But he made a very good point with it. There's this false notion floating around this thread that being the registered copyright owner of a song may make you impervious to losing a lawsuit. So what would stop a shyster musician from registering copyrights on unregistered songs owned by other musicians? The answer is that proving ownership of a song goes way beyond whether or not you registered a copyright. The registration gives weight and is required to file a lawsuit, but it doesn't replace burden of proof for either side in a legitimately contested case.I suspect you know as well as I do the silliness of that reply,
I think you missed his point. All of the cases required copyright registration for the plaintiff to file the lawsuit, but the question is in which of these cases did a copyright registration supersede burden of proof?
If someone falsely registered one of my original songs with the Copyright Office, they'd be in for an expensive loss in court, because I'd have enough evidence of ownership to blow their false copyright registration clear out of the water.
These are my thoughts on copyright registration [and it's important to note here that I am a musician, not a lawyer.]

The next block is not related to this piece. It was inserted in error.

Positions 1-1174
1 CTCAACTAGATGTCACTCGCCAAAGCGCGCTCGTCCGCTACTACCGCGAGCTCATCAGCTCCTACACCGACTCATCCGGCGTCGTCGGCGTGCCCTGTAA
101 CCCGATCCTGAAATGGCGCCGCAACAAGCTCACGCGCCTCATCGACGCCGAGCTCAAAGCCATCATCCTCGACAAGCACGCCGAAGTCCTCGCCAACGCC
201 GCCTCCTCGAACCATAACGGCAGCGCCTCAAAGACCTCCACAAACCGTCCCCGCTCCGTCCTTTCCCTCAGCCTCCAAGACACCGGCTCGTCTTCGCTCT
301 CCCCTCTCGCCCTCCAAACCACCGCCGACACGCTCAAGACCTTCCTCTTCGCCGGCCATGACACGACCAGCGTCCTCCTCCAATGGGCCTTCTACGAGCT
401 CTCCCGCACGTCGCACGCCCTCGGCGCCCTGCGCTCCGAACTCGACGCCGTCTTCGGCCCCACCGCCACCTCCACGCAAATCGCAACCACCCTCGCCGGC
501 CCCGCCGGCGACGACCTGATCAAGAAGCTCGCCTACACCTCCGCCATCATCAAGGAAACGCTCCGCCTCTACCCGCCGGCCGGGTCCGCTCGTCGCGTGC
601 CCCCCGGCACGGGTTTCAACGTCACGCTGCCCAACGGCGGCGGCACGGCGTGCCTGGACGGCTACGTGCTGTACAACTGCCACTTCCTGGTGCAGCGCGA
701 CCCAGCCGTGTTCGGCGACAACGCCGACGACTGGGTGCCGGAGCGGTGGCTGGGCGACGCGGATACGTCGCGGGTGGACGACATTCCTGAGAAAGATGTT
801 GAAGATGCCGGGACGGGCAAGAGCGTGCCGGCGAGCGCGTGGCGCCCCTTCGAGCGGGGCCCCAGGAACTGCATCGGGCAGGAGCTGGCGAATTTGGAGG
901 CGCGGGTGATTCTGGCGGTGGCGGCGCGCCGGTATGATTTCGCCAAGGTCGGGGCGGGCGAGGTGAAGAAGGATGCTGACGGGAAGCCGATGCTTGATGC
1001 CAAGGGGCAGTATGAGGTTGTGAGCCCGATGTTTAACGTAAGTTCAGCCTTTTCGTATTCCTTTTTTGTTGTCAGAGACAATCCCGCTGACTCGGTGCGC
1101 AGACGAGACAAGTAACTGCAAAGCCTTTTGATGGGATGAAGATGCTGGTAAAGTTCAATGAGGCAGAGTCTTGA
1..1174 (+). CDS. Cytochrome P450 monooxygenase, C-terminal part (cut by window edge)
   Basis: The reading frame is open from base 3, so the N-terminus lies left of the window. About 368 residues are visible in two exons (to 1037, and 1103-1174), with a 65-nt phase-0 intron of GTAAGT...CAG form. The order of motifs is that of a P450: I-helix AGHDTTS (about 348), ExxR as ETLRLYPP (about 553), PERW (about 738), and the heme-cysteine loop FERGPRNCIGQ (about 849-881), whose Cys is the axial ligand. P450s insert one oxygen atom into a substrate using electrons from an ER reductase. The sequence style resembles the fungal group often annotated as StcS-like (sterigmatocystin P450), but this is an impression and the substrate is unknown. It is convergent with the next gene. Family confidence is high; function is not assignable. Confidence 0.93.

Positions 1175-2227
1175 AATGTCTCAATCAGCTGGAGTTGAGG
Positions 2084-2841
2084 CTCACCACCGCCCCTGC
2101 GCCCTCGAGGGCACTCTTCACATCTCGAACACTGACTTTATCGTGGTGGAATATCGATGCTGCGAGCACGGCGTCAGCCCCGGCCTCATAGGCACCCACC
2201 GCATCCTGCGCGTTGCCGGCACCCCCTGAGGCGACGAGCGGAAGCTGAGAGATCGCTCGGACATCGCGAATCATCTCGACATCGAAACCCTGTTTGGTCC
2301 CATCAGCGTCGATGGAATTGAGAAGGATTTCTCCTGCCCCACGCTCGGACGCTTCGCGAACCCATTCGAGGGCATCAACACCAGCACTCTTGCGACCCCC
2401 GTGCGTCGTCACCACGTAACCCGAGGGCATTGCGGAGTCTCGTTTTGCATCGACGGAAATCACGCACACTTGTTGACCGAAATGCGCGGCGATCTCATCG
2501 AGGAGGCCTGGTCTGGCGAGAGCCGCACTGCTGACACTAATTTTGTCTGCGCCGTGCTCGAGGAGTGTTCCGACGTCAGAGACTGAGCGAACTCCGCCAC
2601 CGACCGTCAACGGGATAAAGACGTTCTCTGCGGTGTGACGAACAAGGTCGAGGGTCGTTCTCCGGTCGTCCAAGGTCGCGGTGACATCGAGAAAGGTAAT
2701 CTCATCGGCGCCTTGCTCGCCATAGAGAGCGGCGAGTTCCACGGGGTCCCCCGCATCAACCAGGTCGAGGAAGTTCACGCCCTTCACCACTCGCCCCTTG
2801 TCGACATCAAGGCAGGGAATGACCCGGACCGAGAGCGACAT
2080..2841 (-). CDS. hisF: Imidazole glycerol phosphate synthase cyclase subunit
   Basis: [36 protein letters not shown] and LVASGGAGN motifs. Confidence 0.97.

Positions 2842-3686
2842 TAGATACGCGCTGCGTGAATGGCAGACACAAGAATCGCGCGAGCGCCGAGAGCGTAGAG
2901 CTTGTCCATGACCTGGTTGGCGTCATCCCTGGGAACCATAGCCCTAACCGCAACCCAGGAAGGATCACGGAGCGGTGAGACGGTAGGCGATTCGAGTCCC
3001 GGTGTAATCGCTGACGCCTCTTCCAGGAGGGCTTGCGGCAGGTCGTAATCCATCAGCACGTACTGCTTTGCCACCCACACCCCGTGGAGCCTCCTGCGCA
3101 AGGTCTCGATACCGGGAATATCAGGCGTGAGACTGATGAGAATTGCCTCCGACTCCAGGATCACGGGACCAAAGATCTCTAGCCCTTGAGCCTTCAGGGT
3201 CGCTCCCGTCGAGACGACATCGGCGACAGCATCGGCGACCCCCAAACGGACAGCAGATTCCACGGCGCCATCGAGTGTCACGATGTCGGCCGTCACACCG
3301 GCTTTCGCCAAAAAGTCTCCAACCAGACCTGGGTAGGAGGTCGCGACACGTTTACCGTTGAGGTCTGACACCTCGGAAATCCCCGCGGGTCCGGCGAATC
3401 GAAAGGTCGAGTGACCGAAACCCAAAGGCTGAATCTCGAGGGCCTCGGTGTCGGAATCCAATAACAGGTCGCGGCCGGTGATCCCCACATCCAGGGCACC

A copyright registration cannot prove who wrote a song, but it provides clear evidence of when ownership of a song was claimed, and by whom. Unless a copyright registration can be proven erroneous, it usually stands as fact. If someone stole one of your unreleased songs and claimed they wrote it, but your registered copyright for that song is twenty years old and predates any material evidence they can provide in regard to their association with the song, it's probably going to be an open and shut case.
If you make a living as a songwriter, or if you're simply an enviable songwriter who has a lot of unreleased songs in the vault to which other musician may be privy, registering the copyrights is a good idea because evidence of your ownership of those songs will predate anyone else's copyright claims. You'll want it in case you are sued, and you'll need it to sue.
But for the millions of independent artists out there like me who write and self-release songs which are well-documented and registered with PROs, digital distributors, and other services, no one is going to steal your songs, register the copyrights to them, and be able to fabricate enough material to prove you didn't write them. Their copyright registration wouldn't hold water.
For indie artists, most copyright disputes that arise – if any at all – are going to be inconsequential and handled through online complaint forms. Registering with the Copyright Office is great if you have the time and extra money, but for most, it would be a waste of money.